Next step is to lift it just a bit higher so the wheel wells will clear when I drive the frame out.

The only thing that seems a bit odd - I have the beams placed directly underneath the end ribs, so the bottom of the rib is sitting on the beam - BUT - to a certain extent, the outer shell is also sitting directly on the beam as well. I'm wondering if the shell will bend right where its sitting on the beams? We will see
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Old 04-12-2015, 07:52 PM   #21
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1986 34' Limited
1966 24' Tradewind
Conifer , Colorado
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Very good. You are well on your way. Interesting note on lifting from the formers, or ribs, at the ceiling, but doing so with a jack on the floor. I would think this would be the same as using a hoist and gantry through a roof vent. '

It looks like your shell is well braced to hold it's shape while "flimsy" and unattached to the subfloor and frame.

It won't be long before you turn the corner and start rebuilding instead of tearing it apart. Rebuilding takes a long time, so be patient.

David
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Old 04-18-2015, 10:34 PM   #22
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1961 24' Tradewind
Broomfield , Colorado
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Today I jacked up the shell a bit further so the wheel wells would clear when I pulled the trailer out from underneath it. If I were smarter, I would not have stacked the cinder blocks (which the beams rest on which the shell sits on) so close to the frame. I would have moved them as far apart as possible, b/c when I went to drive the trailer out from under it, I had to be very careful so the trailer wouldn't bump the cinder blocks. Finally, I jacked one corner up and moved the cinder blocks out further. Good learning point.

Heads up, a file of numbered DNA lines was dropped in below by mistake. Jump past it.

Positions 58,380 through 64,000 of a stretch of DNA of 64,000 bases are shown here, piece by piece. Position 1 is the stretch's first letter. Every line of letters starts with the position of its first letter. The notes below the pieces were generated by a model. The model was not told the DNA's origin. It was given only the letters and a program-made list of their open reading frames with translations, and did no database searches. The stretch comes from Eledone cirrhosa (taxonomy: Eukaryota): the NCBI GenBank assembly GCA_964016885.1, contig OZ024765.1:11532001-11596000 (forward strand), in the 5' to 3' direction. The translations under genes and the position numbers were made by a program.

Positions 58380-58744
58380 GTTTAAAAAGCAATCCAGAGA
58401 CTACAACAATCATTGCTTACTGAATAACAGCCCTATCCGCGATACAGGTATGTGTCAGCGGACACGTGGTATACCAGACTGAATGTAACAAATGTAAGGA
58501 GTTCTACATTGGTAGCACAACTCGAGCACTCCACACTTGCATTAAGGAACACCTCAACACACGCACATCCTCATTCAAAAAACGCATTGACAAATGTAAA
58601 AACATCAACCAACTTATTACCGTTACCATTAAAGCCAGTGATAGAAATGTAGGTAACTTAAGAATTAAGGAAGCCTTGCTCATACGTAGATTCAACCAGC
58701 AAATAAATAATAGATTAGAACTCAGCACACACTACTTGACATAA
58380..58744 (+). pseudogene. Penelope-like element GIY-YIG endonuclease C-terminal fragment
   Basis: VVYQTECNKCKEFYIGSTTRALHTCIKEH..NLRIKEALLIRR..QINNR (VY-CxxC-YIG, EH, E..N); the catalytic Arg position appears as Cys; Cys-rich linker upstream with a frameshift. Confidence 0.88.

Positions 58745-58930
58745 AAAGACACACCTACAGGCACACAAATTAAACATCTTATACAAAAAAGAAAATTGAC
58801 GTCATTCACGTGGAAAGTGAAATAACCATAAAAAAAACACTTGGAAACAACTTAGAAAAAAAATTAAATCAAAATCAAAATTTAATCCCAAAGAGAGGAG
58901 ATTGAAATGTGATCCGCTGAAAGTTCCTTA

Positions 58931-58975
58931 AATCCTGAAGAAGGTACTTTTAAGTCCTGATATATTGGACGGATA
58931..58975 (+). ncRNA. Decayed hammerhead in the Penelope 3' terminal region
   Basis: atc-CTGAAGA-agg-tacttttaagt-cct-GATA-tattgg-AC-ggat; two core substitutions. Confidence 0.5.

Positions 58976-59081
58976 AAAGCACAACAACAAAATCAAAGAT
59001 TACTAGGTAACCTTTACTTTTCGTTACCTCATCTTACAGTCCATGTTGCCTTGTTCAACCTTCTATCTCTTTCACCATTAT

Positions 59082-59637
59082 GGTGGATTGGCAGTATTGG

The belly pan wraps up and is riveted to the outside portion of the u-channel. It does NOT wrap up an over the top. I mention that b/c I have seen others mention that was the case with their trailer.

The belly pan was mostly riveted with pop rivets but did have some buck rivets too. When the belly pan came down, a sizable amount of insulation, leaves, 50 years worth of gunk/dirt and debris. Some insulation too and some evidence of critters, but no huge nests and no dead bodies.

I did not get a chance to see the frame yet. Next step, take up the floor and get a look at the frame.
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Old 04-19-2015, 06:36 AM   #23
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1986 34' Limited
1966 24' Tradewind
Conifer , Colorado
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It is interesting to see how Airstream changed their thinking on the aluminum skins for our trailers. The side skins on my 66 wrap down and are attached to the flat belly pan skins. There is a strap of thin steel sheet metal where the wrap and the belly pan are joined together with rivets.

I have the more common separate "belly wraps" on my 86. They are just short pieces of aluminum wrapped around about an 8" radius that are attached to the C channel and then attached again to the frame rail underneath. The separate piece likely makes manufacturing easier and quicker.

So now you have an old, flimsy trailer frame to rebuild. Maybe your 61 has a Dura Torq axle? If not, maybe it should be. I think 61 was the first year Airstream started using the Dura Torq concept instead of leaf springs.

The frame is flimsy by itself, gets stronger with the subfloor attached, and gets stronger yet with the body attached. Semi monocoque. Each piece adds strength, none of it is adequate by itself.

Keep us posted on your progress...

David
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Old 04-20-2015, 08:35 PM   #24
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1961 24' Tradewind
Broomfield , Colorado
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Frame rust